Diane Abbott. Image, Victoria Jones/PA Wire/PA Images
There is a growing chorus of voices calling for some kind of national government. Sometimes it is expressed by saying that politicians should come together to deliver Brexit. And there are whispers of moves to set up a new centre party which would incorporate politicians of all parties and none.
It is easy to see the superficial attraction of national government politics. The same argument is often used in relationship to the NHS. “If only” people sigh “we could take the politics out of health issues”.
The trouble is that (although politics has become almost a dirty word for much of the public) in truth there is no more intensely political subject than healthcare. How much you are prepared to spend on your health service, what level of tax you are prepared to levy to pay for it, whether you are concerned about rising health inequality and (ultimately) who gets to live or die because of decisions made – these are political subjects where vastly different economic interests contend.
In the same way the idea that you can take the politics out of Brexit is delusional. When people talk about the importance of forming a national government “in the national interest” I am concerned. Because the question is whose nation and whose interest? The assumption behind national government is that the interests of a hedge fund manager in Mayfair are the same as a single parent in Hackney. But they are not. And the danger of a national government is that, inevitably, the interest of the poor and disadvantaged get marginalised.
And you don’t need to look in the crystal ball on this, you only need to look at the history of the 1931 National Government. It was set up to impose austerity “in the national interest”. It ushered in the grimmest of times for ordinary working people, who were to learn that “the national interest” was actually the interests of the banks, financial services and industrialists. It also destroyed the reputation of Labour’s Ramsay Macdonald who served as prime minister of the national government. He was deemed to have betrayed working people by fronting up what was essentially a project of the ruling classes.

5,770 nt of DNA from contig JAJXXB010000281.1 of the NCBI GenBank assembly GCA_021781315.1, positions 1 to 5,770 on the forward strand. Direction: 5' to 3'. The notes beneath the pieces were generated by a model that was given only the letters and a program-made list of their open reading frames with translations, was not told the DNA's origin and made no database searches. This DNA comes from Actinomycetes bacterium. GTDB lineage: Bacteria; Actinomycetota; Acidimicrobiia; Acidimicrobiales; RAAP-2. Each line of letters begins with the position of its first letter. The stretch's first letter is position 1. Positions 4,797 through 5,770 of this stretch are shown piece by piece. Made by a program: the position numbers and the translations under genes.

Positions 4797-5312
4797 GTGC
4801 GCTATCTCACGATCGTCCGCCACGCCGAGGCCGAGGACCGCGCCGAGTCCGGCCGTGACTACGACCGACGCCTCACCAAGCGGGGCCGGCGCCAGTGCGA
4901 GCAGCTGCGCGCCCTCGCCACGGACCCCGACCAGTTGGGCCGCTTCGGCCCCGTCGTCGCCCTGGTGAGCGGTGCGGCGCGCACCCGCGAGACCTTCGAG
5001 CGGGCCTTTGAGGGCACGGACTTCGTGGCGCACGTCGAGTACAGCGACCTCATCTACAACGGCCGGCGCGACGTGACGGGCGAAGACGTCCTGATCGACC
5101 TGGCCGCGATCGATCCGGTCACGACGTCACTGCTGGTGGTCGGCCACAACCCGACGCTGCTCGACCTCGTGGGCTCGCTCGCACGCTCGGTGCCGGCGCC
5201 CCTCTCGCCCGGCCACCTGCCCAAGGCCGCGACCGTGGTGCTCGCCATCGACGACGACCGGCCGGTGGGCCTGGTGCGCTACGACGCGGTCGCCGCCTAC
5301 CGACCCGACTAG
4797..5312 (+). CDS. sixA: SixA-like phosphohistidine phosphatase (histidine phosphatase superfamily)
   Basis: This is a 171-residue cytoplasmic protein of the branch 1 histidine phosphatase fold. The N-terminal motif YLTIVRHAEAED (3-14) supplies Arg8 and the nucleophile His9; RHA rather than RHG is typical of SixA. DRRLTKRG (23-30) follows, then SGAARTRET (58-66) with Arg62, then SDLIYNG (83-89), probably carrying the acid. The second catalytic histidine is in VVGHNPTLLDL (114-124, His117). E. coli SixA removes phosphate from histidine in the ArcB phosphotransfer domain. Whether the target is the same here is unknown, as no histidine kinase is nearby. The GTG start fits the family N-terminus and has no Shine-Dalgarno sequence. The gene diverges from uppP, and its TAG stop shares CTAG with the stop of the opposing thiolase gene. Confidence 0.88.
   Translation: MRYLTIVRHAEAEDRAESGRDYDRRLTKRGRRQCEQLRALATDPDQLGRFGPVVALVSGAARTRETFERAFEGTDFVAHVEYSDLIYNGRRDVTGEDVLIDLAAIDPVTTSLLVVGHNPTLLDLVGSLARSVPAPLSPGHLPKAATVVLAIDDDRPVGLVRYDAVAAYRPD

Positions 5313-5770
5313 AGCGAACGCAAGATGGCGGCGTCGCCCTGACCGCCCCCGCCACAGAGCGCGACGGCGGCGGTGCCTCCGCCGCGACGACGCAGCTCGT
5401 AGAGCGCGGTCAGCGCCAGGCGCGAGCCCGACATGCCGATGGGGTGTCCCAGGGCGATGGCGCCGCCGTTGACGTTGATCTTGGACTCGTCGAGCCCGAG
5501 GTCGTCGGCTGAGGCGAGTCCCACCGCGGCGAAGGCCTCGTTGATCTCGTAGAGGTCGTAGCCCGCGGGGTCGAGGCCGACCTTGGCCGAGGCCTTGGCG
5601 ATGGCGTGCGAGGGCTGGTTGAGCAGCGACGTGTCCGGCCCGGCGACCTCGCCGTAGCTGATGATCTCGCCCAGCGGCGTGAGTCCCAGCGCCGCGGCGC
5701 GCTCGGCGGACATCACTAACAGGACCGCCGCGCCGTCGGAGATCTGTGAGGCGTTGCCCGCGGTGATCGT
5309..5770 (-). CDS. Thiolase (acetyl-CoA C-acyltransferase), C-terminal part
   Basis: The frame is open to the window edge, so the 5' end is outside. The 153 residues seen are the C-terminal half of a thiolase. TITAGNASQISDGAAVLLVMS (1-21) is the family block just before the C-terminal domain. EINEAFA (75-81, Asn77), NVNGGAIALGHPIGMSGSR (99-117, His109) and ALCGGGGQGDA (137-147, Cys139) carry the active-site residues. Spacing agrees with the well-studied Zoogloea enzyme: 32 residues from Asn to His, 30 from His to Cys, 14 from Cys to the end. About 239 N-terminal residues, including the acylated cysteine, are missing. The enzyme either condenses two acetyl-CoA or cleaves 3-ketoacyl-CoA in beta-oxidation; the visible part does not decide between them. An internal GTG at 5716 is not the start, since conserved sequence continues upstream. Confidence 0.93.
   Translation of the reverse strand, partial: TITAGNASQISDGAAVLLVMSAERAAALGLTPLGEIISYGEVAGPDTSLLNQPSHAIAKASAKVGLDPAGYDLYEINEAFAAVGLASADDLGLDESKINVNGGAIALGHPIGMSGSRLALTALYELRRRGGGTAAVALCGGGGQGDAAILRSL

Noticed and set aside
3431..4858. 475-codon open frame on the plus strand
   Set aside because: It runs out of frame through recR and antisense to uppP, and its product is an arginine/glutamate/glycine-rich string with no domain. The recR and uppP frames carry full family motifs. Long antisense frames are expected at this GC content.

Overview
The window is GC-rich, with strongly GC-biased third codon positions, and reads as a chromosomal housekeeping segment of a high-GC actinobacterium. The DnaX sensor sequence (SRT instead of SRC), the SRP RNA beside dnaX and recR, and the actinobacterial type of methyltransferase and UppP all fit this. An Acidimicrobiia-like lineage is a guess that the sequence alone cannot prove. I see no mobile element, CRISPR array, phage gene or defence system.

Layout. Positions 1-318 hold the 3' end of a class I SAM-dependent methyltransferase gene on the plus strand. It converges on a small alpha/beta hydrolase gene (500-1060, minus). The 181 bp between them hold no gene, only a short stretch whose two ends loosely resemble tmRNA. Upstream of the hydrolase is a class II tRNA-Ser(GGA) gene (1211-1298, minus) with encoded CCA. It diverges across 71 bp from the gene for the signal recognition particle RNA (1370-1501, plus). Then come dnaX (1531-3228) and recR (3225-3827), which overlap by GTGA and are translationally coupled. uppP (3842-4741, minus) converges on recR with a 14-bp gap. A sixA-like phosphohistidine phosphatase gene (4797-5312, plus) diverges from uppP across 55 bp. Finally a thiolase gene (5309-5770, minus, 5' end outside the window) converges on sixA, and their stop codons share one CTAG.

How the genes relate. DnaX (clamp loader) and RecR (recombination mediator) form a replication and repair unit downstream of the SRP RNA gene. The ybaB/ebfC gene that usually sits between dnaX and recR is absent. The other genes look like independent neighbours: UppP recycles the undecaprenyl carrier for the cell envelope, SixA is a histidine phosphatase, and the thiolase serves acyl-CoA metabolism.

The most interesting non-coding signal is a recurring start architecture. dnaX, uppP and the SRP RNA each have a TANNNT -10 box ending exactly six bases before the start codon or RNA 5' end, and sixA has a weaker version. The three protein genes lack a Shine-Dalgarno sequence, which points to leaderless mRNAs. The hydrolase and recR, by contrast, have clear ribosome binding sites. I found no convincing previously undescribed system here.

So, it is amazing to me that, knowing how disastrous for ordinary people the 1931 National government was, some Labour politicians are apparently contemplating entering a 2018 version.
But of course, the overriding concern of Labour politicians contemplating a national government may not even be the so-called national interest. It may be that the Labour politicians concerned see it as an effective method of blocking a Jeremy Corbyn-led Labour government. Perhaps it seems unbelievable to ordinary Labour supporters that there are Labour MPs who would rather serve in government with Tories than allow a left led Labour party to take office. But, sadly, this may be behind this mounting clamour for a national government.